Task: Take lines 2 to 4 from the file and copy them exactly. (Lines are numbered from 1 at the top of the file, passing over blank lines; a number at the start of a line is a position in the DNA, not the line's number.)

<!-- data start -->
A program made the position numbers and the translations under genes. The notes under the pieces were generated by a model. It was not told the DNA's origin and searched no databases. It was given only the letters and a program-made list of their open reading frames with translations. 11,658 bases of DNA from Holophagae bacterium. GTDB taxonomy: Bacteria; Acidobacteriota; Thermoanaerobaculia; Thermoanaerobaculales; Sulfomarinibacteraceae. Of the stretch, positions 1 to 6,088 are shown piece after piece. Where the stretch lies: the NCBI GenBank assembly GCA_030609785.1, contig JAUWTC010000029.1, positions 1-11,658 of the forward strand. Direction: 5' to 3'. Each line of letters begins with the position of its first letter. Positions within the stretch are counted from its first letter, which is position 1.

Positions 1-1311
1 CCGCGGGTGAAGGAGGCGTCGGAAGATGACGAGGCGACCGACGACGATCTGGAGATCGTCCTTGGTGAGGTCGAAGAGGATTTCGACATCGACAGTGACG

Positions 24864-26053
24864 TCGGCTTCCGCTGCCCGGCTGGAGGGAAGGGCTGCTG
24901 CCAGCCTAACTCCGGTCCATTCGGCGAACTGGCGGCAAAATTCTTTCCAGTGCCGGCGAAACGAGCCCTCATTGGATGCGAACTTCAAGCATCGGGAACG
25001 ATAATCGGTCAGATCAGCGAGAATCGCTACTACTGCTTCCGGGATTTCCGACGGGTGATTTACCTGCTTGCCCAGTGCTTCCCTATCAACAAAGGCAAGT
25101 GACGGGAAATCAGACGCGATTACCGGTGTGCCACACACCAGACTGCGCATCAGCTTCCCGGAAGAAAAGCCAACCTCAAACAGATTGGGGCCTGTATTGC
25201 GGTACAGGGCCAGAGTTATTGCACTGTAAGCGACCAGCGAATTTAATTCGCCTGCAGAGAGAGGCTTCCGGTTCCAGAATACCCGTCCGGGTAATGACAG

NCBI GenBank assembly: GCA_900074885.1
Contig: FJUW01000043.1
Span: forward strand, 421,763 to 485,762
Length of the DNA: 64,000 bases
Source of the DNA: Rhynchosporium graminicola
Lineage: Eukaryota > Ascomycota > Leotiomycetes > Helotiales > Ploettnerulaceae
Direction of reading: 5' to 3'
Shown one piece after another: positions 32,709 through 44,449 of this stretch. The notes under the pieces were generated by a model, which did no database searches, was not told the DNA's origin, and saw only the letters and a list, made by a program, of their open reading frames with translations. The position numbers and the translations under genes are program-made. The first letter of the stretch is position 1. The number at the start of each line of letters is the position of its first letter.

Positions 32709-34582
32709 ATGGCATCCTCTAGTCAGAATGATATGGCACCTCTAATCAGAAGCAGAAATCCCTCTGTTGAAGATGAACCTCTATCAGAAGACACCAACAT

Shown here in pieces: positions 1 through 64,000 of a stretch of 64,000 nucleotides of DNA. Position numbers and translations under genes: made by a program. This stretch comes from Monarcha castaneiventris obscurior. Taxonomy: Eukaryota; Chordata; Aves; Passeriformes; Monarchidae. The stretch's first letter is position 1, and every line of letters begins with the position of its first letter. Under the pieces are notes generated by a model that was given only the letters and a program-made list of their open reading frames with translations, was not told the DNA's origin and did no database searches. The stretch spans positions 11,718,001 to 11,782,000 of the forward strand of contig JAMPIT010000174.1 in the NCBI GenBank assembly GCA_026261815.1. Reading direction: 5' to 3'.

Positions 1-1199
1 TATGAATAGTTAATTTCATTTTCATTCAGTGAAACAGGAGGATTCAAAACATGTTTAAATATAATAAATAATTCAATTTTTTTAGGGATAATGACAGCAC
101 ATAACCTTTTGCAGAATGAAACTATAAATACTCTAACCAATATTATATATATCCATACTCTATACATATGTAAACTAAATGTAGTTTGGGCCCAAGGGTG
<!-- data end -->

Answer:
Positions 1-1311
1 CCGCGGGTGAAGGAGGCGTCGGAAGATGACGAGGCGACCGACGACGATCTGGAGATCGTCCTTGGTGAGGTCGAAGAGGATTTCGACATCGACAGTGACG

Positions 24864-26053